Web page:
One of the problems is a lack of acknowledgment in some circles that we have to play the cards we're dealt not what we wish them to be. Simply repealing the ECA 1972 and hoping we can easily undo all that has passed overnight is not feasible. The ECA is not some kind of 'giant red reset button' that will magically takes us to a post EU nirvana. That is not how international agreements are made.
It's precisely because the EU rules and governs a great deal that unpicking a lot of it will take time and patience - and it must be done with the minimum of disruption especially in times of economic turmoil. To save the Boiling Frog you can't simply scoop him out of the very hot water and stick him in the freezer - the shock would kill him - you have to turn the heat off and allow him to cool down within the gradually cooling water.
If we are to rip up one set of terms and conditions (by immediately repealing the ECA) then a new set of terms and conditions must already in be place to cover things like; mobile phone roaming, telecommunications, mail to the EU, passport control, banking transactions, landing slots for aircraft, trade and so on. These things will inevitably take time to agree to. Taking trade as an example, to export to the single market as a non-EU country, a Designated Port of Entry is needed (DPE) to tunnel into the EU's custom union's walls - an example is here regarding fishing:
"List of ports in EU Member States where landings and transhipment operations of fishery products are allowed and port services accessible for third-country fishing vessels, in accordance with Article 5(2) of Council Regulation (EC) No 1005/2008"Thus without negotiating DPEs for the UK we cannot export to the EU by law outside the single market...all exports from the UK to the EU would literally stop overnight without agreements in place. Not ideal in the middle of difficult economic times.
Such facts will be used time and time again by Europhiles to devastating effect against the 'repeal the ECA' brigade in any future referendum, a referendum which is looking increasingly likely. This argument will galvanise the 'status quo' effect that affects all referendums plus being a potent dose of 'cling onto nurse' scaremongering - ensuring that any referendum will be lost by those that seek EU exit. "Exit will be a disaster" will be the cry, and by advocating repealing the ECA 1972 they will be right, and they will exploit such an argument to the full.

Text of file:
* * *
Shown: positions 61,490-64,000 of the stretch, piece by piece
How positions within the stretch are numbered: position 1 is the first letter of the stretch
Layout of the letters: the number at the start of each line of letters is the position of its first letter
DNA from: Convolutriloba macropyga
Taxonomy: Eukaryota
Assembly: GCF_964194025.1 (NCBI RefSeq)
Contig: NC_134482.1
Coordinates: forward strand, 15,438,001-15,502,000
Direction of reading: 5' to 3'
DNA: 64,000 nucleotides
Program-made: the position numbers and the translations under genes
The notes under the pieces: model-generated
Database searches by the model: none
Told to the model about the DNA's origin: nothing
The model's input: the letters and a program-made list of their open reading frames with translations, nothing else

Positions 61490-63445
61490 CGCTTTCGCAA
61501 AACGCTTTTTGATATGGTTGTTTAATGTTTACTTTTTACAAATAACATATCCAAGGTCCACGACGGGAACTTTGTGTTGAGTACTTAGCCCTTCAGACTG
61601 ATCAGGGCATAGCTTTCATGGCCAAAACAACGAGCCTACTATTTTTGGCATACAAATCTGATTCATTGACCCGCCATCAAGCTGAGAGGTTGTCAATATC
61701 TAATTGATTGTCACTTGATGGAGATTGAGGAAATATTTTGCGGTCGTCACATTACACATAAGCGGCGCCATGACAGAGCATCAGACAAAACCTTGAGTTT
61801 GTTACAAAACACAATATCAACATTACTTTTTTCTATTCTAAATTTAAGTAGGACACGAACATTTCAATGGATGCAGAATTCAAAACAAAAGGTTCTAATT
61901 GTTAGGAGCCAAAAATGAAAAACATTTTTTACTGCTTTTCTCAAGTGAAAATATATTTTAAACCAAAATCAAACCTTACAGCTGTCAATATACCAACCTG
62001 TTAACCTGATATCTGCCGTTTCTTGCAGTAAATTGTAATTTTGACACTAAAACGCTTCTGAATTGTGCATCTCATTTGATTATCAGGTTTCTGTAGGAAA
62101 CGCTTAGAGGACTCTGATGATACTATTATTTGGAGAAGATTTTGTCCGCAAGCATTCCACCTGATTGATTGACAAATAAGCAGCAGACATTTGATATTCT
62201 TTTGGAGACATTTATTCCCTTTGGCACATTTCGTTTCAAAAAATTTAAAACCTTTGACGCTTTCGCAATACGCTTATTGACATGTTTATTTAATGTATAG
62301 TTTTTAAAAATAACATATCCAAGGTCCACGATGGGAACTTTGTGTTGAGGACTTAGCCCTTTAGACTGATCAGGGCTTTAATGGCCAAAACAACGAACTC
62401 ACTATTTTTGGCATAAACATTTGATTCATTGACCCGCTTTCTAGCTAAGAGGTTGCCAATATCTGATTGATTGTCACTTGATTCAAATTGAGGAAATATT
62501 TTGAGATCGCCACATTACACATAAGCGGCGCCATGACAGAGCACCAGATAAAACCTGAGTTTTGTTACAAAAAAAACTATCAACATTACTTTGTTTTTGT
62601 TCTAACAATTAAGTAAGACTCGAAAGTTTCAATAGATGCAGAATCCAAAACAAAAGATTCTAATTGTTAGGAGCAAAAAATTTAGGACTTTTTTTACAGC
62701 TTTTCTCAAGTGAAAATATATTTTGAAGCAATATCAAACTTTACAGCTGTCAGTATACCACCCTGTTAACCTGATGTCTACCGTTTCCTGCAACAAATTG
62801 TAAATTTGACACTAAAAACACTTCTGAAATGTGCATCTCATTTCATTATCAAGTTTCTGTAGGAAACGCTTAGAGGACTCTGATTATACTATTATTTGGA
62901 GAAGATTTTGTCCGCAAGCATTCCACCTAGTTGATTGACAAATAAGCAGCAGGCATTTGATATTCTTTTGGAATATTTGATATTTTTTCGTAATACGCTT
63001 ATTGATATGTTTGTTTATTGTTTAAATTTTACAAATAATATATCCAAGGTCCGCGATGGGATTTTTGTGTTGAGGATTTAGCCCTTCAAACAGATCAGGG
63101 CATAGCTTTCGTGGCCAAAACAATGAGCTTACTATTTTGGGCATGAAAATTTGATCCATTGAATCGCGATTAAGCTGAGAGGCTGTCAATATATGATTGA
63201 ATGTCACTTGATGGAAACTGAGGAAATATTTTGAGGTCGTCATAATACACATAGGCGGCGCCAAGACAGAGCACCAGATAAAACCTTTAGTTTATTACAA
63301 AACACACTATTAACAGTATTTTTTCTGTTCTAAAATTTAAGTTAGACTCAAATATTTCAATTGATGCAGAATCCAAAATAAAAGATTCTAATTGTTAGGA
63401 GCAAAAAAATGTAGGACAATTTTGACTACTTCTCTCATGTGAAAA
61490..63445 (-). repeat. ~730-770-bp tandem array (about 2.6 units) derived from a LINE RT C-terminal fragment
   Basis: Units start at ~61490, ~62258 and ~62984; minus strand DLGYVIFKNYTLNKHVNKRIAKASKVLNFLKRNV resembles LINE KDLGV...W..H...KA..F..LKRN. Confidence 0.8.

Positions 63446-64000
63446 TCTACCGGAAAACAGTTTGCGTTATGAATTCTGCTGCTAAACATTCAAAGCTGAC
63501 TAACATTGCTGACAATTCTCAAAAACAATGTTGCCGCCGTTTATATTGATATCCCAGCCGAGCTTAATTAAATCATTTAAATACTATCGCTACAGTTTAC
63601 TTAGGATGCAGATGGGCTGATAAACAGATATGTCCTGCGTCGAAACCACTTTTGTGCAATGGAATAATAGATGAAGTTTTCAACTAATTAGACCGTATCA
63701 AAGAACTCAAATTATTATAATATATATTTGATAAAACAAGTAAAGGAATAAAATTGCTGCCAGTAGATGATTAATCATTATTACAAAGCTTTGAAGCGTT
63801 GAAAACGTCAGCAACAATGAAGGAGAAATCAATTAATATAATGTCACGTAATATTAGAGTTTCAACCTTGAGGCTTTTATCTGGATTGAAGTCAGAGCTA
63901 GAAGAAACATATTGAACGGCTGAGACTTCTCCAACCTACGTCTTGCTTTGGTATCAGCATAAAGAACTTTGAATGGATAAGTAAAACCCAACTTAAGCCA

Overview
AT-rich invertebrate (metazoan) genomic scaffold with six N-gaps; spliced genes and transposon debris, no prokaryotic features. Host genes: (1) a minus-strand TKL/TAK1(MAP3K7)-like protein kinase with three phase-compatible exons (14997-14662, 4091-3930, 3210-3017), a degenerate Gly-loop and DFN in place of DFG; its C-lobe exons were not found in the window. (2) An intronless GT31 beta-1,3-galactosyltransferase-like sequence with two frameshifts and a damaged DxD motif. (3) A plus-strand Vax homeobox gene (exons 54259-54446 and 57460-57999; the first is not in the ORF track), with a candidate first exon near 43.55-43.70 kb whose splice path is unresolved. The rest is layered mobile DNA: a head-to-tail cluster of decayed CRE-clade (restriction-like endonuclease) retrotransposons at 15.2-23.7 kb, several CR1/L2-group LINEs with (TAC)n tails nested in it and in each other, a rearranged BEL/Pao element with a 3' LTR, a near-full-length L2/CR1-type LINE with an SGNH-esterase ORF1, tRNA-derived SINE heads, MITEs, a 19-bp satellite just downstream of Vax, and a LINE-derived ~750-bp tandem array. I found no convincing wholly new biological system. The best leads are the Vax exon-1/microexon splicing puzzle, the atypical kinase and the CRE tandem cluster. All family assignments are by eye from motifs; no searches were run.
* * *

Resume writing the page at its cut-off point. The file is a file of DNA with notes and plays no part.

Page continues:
What we need, therefore, is a strategy to negate such views. Within Article 50 - the exit clause of the Lisbon Treaty - we thankfully have one.
Invoking Article 50 is an international legal requirement under the Vienna Convention of Treaties 1969. We are signatories to this act and if we are to remain part of the responsible international community then we have no choice but to invoke Lisbon's exit clause as per Vienna's requirements. Article 50 also allows us under Lisbon to negotiate a new 'relationship' - a new contract - which means when we leave (after 2 years), the exit will be relatively seamless, with minimum disruption.
Article 50 also has the bonus of calling Cameron's bluff. Cameron has no intention of wanting to exit the EU and will rig any referendum accordingly (my emphasis):
"I don’t want an ‘in or out’ referendum because I don’t think out is in Britain’s interests.”Thus we have pontification from Cameron that he wants to remain in the EU but wishes to negotiate a new relationship (my emphasis):
The Government is reportedly drawing up plans for an in-or-out referendum on EU membership. David Cameron is said to support a looser relationship with the EU but he is ready to give Britons the possibility of leaving entirely to ensure a referendum has credibility.Such protestations are pure fantasy. That the EU, who have a full blown Eurozone crisis on their hands, are going to listen to Cameron who wants to bring to the table negotiations over bringing back 'maternity leave legislation' to the UK" is someone whose favourite song must be Lucy in the Sky with Diamonds. And as Roger Helmer notes, via Witterings from Witney:
Cameron’s idea that he can just show up in the Berlaymont Building and jettison half of the acquis communautaire is so much pie in the sky.”